• Export Citation
  • Ryzhkov, A., and Zrnic D. S. , 1995: Precipitation and attenuation measurements at a 10-cm wavelength. J. Appl. Meteor, 34 , 21212134.

    • Crossref
    • Search Google Scholar
    • Export Citation
  • Schumacher, C., and Houze R. A. , 2000: Comparison of radar data from the TRMM satellite and Kwajalein ocean validation site. J. Appl. Meteor, 39 , 21512164.

    • Crossref
    • Search Google Scholar
    • Export Citation
  • Simpson, J., Kummerow C. , Tao W-K. , and Adler R. F. , 1996: On the Tropical Rainfall Measuring Mission (TRMM). Meteor. Atmos. Phys, 60 , 1936.

  • Steiner, M., Houze R. A. , and Yuter S. E. , 1995: Climatological characterization of three-dimensional storm structure from operational radar and rain gauge data. J. Appl. Meteor, 34 , 19782007.

    • Crossref
    • Search Google Scholar
    • Export Citation
  • Tokay, A., and Short D. A. , 1996: Evidence of tropical raindrop spectra of the origin of rain from stratiform and convective clouds. J. Appl. Meteor, 35 , 355371.

    • Crossref
    • Search Google Scholar
    • Export Citation
  • Yuter, S. E., and Houze Jr. R. A. , 1997: Measurements of raindrop size distributions over the Pacific warm pool and implications for Z–R relations. J. Appl. Meteor, 36 , 847867.

    • Crossref
    • Search Google Scholar
    • Export Citation

Fig. 1.
Fig. 1.

Maps of radar reflectivities for the 9 Mar 1998 overpass at a height of 3 km. (top) Radar reflectivities from the PR, without attenuation correction. (middle) PR radar reflectivities with attenuation correction. (bottom) Radar reflectivities from the WSR-88D

Citation: Journal of Atmospheric and Oceanic Technology 18, 12; 10.1175/1520-0426(2001)018<1959:CORRAR>2.0.CO;2

Fig. 2.
Fig. 2.

Same as Fig. 1 except at a height of 1.5 km

Citation: Journal of Atmospheric and Oceanic Technology 18, 12; 10.1175/1520-0426(2001)018<1959:CORRAR>2.0.CO;2

Fig. 3.
Fig. 3.

Scatterplots of radar reflectivity factors at a height of 3 km derived from data in 4 km × 4 km × 1.5 km resolution cells for the case shown in Fig. 1. (top) Plot of dBZ values of the PR without attenuation correction vs the same quantity with attenuation correction. (bottom) Plot of dBZ values from WSR-88D vs dBZ values from the PR with attenuation correction

Citation: Journal of Atmospheric and Oceanic Technology 18, 12; 10.1175/1520-0426(2001)018<1959:CORRAR>2.0.CO;2

Fig. 4.
Fig. 4.

Same as Fig. 3 except at a height of 1.5 km for the case shown in Fig. 2

Citation: Journal of Atmospheric and Oceanic Technology 18, 12; 10.1175/1520-0426(2001)018<1959:CORRAR>2.0.CO;2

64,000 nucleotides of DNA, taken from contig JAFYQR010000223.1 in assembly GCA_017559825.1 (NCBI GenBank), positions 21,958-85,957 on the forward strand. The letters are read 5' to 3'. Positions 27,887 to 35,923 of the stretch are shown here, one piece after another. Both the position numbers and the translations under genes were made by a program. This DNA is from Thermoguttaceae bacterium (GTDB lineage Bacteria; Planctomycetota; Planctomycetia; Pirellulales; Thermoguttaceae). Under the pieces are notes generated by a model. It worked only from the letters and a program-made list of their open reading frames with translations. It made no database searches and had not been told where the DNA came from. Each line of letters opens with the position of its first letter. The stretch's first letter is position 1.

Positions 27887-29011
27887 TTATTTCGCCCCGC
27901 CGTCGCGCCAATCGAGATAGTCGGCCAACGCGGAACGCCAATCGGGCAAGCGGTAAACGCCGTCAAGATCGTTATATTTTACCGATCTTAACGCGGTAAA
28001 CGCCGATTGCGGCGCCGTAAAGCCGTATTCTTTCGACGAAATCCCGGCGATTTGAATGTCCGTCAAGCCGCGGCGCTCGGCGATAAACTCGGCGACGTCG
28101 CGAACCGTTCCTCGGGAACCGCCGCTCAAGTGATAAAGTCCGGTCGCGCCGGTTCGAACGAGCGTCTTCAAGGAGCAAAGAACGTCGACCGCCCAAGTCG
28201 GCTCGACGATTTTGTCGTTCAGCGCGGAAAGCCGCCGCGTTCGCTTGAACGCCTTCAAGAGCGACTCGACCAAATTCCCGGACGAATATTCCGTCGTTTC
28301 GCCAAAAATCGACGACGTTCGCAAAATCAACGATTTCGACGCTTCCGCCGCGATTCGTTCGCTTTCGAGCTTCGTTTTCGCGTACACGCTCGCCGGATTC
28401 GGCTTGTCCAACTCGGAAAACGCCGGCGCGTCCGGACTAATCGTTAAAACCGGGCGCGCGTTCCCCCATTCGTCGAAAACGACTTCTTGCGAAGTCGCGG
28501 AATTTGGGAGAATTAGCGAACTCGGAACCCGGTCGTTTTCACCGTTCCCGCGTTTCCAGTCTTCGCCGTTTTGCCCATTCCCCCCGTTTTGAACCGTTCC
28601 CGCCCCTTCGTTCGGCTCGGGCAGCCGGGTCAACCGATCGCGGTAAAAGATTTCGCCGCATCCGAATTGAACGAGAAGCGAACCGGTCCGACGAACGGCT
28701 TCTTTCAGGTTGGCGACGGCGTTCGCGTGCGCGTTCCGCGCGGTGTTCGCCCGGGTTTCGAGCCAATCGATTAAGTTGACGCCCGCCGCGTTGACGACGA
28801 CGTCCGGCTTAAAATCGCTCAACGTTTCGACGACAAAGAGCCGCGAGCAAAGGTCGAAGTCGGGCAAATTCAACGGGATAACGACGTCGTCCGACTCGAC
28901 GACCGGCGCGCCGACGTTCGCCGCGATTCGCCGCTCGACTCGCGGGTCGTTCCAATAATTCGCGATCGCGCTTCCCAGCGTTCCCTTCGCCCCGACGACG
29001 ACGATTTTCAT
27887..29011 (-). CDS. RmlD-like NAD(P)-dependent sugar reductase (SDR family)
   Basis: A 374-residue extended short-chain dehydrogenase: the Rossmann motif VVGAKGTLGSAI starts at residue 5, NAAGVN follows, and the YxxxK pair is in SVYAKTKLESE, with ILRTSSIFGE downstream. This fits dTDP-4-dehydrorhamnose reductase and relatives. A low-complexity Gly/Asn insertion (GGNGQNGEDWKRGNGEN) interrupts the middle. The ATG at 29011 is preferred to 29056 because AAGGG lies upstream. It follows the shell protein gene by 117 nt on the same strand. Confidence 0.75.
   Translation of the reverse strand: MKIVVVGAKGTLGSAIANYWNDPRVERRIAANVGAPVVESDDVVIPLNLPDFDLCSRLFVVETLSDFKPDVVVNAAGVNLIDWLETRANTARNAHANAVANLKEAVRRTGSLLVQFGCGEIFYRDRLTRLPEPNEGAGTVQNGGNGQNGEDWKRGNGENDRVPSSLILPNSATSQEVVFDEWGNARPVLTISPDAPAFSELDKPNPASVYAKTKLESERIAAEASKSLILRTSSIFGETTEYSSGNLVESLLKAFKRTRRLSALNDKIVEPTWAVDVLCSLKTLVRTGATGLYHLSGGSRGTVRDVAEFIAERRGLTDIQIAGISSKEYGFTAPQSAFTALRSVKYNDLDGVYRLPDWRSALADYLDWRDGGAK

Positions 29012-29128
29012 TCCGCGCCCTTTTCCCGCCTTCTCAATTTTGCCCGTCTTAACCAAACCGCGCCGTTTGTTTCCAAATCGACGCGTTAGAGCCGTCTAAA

Fig. 5.
Fig. 5.

Scatterplots of dBZ from PR (with attenuation correction) with those from the WSR-88D from all overpasses conditioned on rain type or surface background type. The unconditioned results are shown in the lower right-hand plot

Citation: Journal of Atmospheric and Oceanic Technology 18, 12; 10.1175/1520-0426(2001)018<1959:CORRAR>2.0.CO;2

Fig. 6.
Fig. 6.

Histograms of dBZ for the attenuation-corrected PR (dashed lines) and WSR-88D (solid lines) for the same categories used in Fig. 5

Citation: Journal of Atmospheric and Oceanic Technology 18, 12; 10.1175/1520-0426(2001)018<1959:CORRAR>2.0.CO;2

Fig. 7.
Fig. 7.

Mean of the PR-derived radar reflectivities (top) without and (bottom) with attenuation correction vs the mean of the WSR-88D radar reflectivities at a height of 1.5 km. Each data point represents an overpass event. The size of the data point is proportional to the number of common-resolution cells in the overlap region for which dBZPR > 15 dBZ and dBZGV > 10 dBZ. Asterisks represent the weighted means of the datasets

Citation: Journal of Atmospheric and Oceanic Technology 18, 12; 10.1175/1520-0426(2001)018<1959:CORRAR>2.0.CO;2

Fig. 8.
Fig. 8.

Mean of the PR-derived rain rate vs the mean of the WSR-88D–derived rain rate. Each data point represents an overpass event. The size of the data point is proportional to the number of high-resolution cells in the overlap region for which both the PR- and GV-derived rain rates are greater than zero. The asterisk represents the weighted means of the datasets

Citation: Journal of Atmospheric and Oceanic Technology 18, 12; 10.1175/1520-0426(2001)018<1959:CORRAR>2.0.CO;2

Fig. 9.
Fig. 9.

Estimates of area-averaged rain rate from the PR and WSR-88D data for the 24 overpasses. The asterisk gives the mean of the data

Citation: Journal of Atmospheric and Oceanic Technology 18, 12; 10.1175/1520-0426(2001)018<1959:CORRAR>2.0.CO;2